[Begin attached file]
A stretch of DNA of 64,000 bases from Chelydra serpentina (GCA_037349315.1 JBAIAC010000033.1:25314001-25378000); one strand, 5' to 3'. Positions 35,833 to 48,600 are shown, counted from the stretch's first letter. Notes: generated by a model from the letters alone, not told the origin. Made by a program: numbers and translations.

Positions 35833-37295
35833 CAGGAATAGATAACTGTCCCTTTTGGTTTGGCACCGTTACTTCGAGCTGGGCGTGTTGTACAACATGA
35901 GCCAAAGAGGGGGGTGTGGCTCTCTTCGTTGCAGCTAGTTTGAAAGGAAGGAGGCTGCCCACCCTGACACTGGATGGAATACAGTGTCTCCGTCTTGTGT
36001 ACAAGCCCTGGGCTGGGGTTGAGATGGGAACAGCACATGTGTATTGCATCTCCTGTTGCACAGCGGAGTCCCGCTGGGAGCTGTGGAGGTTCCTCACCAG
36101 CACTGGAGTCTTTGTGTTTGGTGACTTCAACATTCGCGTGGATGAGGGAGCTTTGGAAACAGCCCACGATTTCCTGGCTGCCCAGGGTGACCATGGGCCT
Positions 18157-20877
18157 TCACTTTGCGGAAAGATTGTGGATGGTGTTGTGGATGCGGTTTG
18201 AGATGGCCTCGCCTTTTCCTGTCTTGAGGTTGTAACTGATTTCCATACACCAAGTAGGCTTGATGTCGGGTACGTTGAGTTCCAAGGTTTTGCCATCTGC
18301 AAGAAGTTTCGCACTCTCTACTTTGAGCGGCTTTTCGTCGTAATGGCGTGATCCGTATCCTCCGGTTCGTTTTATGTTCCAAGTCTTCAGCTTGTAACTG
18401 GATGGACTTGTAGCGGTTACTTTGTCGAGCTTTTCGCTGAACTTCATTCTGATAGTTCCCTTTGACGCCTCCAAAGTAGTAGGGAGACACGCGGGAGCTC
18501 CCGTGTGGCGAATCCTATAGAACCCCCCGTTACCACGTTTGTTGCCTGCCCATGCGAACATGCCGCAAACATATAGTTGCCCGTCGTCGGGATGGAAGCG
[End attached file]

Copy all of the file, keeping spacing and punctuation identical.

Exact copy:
A stretch of DNA of 64,000 bases from Chelydra serpentina (GCA_037349315.1 JBAIAC010000033.1:25314001-25378000); one strand, 5' to 3'. Positions 35,833 to 48,600 are shown, counted from the stretch's first letter. Notes: generated by a model from the letters alone, not told the origin. Made by a program: numbers and translations.

Positions 35833-37295
35833 CAGGAATAGATAACTGTCCCTTTTGGTTTGGCACCGTTACTTCGAGCTGGGCGTGTTGTACAACATGA
35901 GCCAAAGAGGGGGGTGTGGCTCTCTTCGTTGCAGCTAGTTTGAAAGGAAGGAGGCTGCCCACCCTGACACTGGATGGAATACAGTGTCTCCGTCTTGTGT
36001 ACAAGCCCTGGGCTGGGGTTGAGATGGGAACAGCACATGTGTATTGCATCTCCTGTTGCACAGCGGAGTCCCGCTGGGAGCTGTGGAGGTTCCTCACCAG
36101 CACTGGAGTCTTTGTGTTTGGTGACTTCAACATTCGCGTGGATGAGGGAGCTTTGGAAACAGCCCACGATTTCCTGGCTGCCCAGGGTGACCATGGGCCT
Positions 18157-20877
18157 TCACTTTGCGGAAAGATTGTGGATGGTGTTGTGGATGCGGTTTG
18201 AGATGGCCTCGCCTTTTCCTGTCTTGAGGTTGTAACTGATTTCCATACACCAAGTAGGCTTGATGTCGGGTACGTTGAGTTCCAAGGTTTTGCCATCTGC
18301 AAGAAGTTTCGCACTCTCTACTTTGAGCGGCTTTTCGTCGTAATGGCGTGATCCGTATCCTCCGGTTCGTTTTATGTTCCAAGTCTTCAGCTTGTAACTG
18401 GATGGACTTGTAGCGGTTACTTTGTCGAGCTTTTCGCTGAACTTCATTCTGATAGTTCCCTTTGACGCCTCCAAAGTAGTAGGGAGACACGCGGGAGCTC
18501 CCGTGTGGCGAATCCTATAGAACCCCCCGTTACCACGTTTGTTGCCTGCCCATGCGAACATGCCGCAAACATATAGTTGCCCGTCGTCGGGATGGAAGCG